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Intervirology. 2007;50(1):1-8. Epub 2006 Nov 24.

Low prevalence of anti-hepatitis C virus antibodies in Mexico: A systematic review.

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  • 1Department of Molecular Biology in Medicine, Hospital Civil de Guadalajara Fray Antonio Alcalde, Guadalajara, Jalisco, Mexico.



The prevalence of reactive tests to anti-hepatitis C virus (HCV) antibodies in Mexico is unknown, though estimated to be 1%. There is no single nation-wide study or comprehensive literature review addressing the epidemiology of HCV infection in Mexico.


We did a systematic review of English- and Spanish-language literature reporting on the frequency of anti-HCV antibodies in asymptomatic persons at low risk, of studies performed in Mexico. An exhaustive search in MEDLINE, IMBIOMED, MedicLatina, ARTEMISA and MEDIGRAPHIC databases was undertaken. Weighted mean prevalence (WMP) was calculated after combining the results of each study.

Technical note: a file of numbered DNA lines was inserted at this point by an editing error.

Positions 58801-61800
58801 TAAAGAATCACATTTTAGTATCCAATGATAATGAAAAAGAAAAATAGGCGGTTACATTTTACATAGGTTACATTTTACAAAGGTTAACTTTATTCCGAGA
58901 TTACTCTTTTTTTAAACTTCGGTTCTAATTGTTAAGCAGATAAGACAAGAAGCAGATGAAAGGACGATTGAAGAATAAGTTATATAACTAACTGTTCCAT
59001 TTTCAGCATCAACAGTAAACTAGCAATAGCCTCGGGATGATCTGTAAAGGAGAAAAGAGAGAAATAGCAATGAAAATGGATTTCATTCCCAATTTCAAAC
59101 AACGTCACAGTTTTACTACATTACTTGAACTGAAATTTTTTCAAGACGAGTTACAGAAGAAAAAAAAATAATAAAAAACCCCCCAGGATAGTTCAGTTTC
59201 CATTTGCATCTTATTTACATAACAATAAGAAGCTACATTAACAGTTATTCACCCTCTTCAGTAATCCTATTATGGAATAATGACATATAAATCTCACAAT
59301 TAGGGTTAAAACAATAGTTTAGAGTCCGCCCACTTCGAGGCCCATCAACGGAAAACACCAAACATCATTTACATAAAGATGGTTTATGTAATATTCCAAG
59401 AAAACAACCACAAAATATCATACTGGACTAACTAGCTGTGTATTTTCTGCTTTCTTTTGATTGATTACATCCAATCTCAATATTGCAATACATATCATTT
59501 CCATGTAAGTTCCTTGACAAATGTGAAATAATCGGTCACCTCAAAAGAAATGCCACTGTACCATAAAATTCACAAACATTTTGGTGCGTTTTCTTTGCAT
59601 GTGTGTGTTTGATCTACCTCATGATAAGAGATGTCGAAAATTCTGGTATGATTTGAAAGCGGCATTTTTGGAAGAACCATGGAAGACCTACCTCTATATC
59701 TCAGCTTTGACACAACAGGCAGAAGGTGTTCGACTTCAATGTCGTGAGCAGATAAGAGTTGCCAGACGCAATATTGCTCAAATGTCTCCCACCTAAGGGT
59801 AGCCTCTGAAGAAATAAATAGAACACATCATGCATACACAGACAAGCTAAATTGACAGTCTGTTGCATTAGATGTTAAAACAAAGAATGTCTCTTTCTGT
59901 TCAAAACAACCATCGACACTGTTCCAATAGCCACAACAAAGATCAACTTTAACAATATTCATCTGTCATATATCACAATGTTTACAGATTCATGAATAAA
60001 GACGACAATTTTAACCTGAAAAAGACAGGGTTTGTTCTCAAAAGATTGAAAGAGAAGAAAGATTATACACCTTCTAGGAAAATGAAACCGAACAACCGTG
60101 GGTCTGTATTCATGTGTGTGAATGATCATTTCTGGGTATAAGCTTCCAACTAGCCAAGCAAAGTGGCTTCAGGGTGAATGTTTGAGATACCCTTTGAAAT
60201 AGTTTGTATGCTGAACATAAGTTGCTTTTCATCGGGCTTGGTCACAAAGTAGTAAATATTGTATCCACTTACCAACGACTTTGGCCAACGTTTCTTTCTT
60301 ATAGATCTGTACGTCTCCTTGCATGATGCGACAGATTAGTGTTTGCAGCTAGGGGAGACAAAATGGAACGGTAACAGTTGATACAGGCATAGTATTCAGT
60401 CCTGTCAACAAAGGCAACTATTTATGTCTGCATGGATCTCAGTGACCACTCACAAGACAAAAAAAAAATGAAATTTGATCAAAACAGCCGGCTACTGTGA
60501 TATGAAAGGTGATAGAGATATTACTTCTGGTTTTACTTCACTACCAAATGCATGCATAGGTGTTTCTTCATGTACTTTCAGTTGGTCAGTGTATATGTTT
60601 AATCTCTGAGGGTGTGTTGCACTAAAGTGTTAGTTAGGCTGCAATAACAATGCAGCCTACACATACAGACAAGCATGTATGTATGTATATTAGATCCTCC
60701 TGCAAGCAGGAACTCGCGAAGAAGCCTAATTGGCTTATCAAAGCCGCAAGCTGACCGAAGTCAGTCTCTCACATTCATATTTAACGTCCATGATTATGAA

22 studies involving 825,377 persons at low risk, mainly blood donors, were identified. Crude seroprevalence reported in each study ranged from 0.1 to 2%, with 16 (73%) studies reporting below 1%. Overall, WMP of anti-HCV antibodies (tested by enzyme immunoassay) was 0.37% (95% CI, 0.36-0.38%), differing by country region and immunoassay generation (p < 0.01). The most frequent risk factor reported was blood transfusion. Confirmation of specific anti-HCV antibodies by recombinant immunoblot assay ranged from 30 to 100%, whereas confirmation of viremia by PCR ranged from 16 to 80%. In 3 studies on HCV genotype frequency, genotype 1 had crude prevalence ranging from 63 to 70%, subtype 1b being the most prevalent (21-47%).


The prevalence of anti-HCV antibodies in Mexico might be lower than previously estimated. Transfusion of blood products is the main risk factor. HCV subtype 1b is the most prevalent among persons with confirmed viremia. Information of a nation-wide survey is mandatory.

Copyright 2007 S. Karger AG, Basel.

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